The Art of Chromatography Equipment
Oct 31 2016 Read 2120 Times
Chromatography plays its part at the cutting edge of analytical techniques — UHPLC, GCxGC, SEC/MALDI-TOF-MS** — are all techniques relying on the separation of a mixture into its components parts. White-coated scientists standing near a big white box that contains all the injectors, columns and detectors that are needed to carry out complex separations that might one day lead to a cure for the common cold. (**SEC/MALDI-TOF-MS is size exclusion chromatography/matrix assisted laser desorption ionisation – time of flight – mass spectrometry — I had to look that one up).
You might be forgiven for thinking that art cannot play much of a role in chromatography — unless you frame the pretty pictures made by your children separating ink spots into their components. But you would be wrong. Art does play a part in chromatography — both as a process and to some people in the aesthetic value of the glass structures used in some chromatographic applications. Welcome to the art of glassblowing.
Glassblowing — art and science
Look around any good chemistry or pharmaceutical laboratory and the glassblower’s art will be on show. Drug discovery and cutting-edge research does not just rely on expensive and complex lab equipment — simple (and complex) glassware is also needed. Volumetric flasks, condensers and glass reactors are all essential components in many laboratories — just as much as the latest high pressure liquid chromatography set-up or advanced data station.
Chromatography also uses many different types of glassware — including large glass chromatography columns for separations and analysis. The use of glass columns is discussed in the article, Isolation and Identification of Green Pigments from Waste Pineapple Peels which looks at how we can clean up food waste before it is dumped in the environment.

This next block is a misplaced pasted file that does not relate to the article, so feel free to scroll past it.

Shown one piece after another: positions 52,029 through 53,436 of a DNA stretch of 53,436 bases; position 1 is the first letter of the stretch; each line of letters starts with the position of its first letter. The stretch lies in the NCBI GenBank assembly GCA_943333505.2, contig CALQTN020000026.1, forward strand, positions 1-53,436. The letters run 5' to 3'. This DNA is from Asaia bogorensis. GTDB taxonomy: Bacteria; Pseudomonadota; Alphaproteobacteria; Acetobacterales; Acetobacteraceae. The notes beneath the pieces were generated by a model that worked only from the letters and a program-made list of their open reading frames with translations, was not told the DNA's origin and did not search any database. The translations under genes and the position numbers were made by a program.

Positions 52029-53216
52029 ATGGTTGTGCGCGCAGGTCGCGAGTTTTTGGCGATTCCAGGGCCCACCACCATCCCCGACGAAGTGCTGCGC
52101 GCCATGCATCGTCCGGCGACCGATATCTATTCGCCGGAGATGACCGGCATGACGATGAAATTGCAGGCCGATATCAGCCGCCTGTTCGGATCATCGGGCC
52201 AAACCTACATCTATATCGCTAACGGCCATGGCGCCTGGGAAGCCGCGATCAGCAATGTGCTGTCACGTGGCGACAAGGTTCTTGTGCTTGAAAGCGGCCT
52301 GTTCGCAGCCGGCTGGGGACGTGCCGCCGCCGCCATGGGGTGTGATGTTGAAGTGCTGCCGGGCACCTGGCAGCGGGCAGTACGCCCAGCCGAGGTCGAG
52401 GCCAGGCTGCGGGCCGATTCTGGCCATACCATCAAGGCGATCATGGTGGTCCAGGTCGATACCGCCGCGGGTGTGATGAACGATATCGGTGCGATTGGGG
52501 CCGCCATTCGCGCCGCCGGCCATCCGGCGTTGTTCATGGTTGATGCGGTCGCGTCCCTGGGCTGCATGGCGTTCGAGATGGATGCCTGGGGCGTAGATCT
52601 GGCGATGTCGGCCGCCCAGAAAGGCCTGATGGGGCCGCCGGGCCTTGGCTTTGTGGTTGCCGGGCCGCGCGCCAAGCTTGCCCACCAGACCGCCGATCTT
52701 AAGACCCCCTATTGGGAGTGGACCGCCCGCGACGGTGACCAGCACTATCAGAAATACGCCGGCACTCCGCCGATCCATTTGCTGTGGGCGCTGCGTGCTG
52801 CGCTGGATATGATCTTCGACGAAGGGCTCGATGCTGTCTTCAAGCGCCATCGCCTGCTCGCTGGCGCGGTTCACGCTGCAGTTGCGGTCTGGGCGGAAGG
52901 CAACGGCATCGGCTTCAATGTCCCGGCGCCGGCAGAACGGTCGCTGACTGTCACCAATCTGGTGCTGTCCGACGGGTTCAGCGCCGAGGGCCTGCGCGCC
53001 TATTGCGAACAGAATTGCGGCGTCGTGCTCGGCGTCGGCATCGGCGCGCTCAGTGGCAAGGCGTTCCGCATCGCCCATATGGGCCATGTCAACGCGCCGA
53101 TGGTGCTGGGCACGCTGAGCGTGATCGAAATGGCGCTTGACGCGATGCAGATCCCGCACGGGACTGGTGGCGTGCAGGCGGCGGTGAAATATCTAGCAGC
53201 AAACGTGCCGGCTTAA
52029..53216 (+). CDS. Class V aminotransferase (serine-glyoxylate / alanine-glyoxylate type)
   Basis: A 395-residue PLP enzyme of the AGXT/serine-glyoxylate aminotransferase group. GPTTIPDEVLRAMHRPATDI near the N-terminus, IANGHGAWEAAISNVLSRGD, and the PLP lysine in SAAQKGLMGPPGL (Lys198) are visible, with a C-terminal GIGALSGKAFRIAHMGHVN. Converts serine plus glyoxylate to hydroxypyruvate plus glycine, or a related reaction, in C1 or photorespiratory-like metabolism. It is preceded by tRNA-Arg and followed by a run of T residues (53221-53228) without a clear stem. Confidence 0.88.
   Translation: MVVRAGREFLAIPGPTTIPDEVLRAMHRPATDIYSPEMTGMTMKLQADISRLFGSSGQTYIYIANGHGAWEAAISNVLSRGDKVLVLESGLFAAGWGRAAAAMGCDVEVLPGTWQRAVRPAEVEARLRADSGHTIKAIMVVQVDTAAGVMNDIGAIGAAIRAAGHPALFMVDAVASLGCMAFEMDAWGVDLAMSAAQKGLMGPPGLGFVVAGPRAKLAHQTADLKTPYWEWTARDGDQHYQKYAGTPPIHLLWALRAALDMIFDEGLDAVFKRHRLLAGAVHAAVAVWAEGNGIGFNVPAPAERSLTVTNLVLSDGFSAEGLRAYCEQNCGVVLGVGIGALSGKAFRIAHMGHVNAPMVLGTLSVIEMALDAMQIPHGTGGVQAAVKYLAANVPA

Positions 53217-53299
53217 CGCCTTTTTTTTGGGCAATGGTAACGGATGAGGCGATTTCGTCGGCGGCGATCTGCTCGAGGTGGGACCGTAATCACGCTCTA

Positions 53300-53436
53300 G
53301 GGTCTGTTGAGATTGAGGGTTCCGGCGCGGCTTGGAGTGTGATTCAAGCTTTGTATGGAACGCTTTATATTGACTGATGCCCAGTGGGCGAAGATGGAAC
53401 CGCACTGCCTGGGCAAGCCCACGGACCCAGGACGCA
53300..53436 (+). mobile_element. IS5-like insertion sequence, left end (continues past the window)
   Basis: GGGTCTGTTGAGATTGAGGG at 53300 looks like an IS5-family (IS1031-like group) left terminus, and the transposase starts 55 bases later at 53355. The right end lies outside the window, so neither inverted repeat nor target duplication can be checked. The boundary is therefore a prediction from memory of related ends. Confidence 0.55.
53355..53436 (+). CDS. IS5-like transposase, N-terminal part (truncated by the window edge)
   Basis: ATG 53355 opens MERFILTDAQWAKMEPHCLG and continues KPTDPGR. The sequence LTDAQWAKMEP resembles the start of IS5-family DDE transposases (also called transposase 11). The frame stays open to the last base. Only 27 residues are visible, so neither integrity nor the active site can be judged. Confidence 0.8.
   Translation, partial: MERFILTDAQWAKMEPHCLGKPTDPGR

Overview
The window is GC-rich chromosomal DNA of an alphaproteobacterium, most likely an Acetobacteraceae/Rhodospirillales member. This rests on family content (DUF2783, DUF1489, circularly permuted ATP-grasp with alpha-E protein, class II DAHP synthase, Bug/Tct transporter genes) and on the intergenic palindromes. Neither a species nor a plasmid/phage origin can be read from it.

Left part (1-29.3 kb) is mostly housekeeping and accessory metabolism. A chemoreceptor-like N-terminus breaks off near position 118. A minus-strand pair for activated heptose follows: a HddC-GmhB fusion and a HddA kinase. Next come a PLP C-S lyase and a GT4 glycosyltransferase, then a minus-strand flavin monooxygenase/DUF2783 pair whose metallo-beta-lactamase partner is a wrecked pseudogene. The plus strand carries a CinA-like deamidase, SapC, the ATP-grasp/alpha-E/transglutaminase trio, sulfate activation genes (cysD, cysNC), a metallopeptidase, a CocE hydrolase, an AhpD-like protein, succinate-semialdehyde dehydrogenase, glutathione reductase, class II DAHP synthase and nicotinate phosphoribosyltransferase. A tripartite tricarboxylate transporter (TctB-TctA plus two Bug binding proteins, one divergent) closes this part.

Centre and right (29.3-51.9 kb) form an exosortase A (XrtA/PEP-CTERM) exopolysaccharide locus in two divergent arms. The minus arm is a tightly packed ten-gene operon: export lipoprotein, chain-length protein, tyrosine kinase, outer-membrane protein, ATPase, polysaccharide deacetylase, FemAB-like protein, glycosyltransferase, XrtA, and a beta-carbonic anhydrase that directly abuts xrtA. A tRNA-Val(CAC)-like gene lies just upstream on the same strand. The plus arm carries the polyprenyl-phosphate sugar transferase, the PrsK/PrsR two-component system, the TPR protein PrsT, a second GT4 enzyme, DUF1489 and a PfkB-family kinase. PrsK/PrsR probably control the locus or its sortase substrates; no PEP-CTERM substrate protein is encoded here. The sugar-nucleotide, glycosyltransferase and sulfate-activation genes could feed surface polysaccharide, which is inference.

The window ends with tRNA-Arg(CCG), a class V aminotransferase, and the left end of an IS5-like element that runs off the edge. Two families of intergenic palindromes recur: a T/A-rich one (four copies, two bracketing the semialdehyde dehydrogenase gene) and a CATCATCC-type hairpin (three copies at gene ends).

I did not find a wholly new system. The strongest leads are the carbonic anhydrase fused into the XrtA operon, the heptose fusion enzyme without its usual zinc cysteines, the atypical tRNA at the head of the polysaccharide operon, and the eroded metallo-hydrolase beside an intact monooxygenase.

Degree in glassblowing?
Scientific glassblowing is an art — an essential art that is practiced by skilled practitioners. A school in the US is trying to keep the tradition of glassblowing alive. The Salem Community College in New Jersey, US offers a degree program in Glass Art and Scientific Glass Technology — America’s only degree program in scientific glassblowing.
Glassblowing is an exacting art form — especially when your creation must have a tolerance of one-thousandth of an inch to enable it to act as a replacement part in a complex array of glassware. Any weaknesses or imperfections in the glassware could lead to accidents — not only ruining experiments but possibly causing serious injury.
Students must learn many different skills to make sure they are competent. They should be able to read blueprints to interpret the researchers needs, and know the basics of organic chemistry so they can understand how their glassware will be used — the pressures, temperatures and chemicals used in organic chemistry and pharmaceutical research.
Skilled glassworkers are in demand — as a look at the British Society of Scientific Glassblowers website will confirm. So, if you like a little art with your science, perhaps glassblowing is a skill to satisfy your needs.
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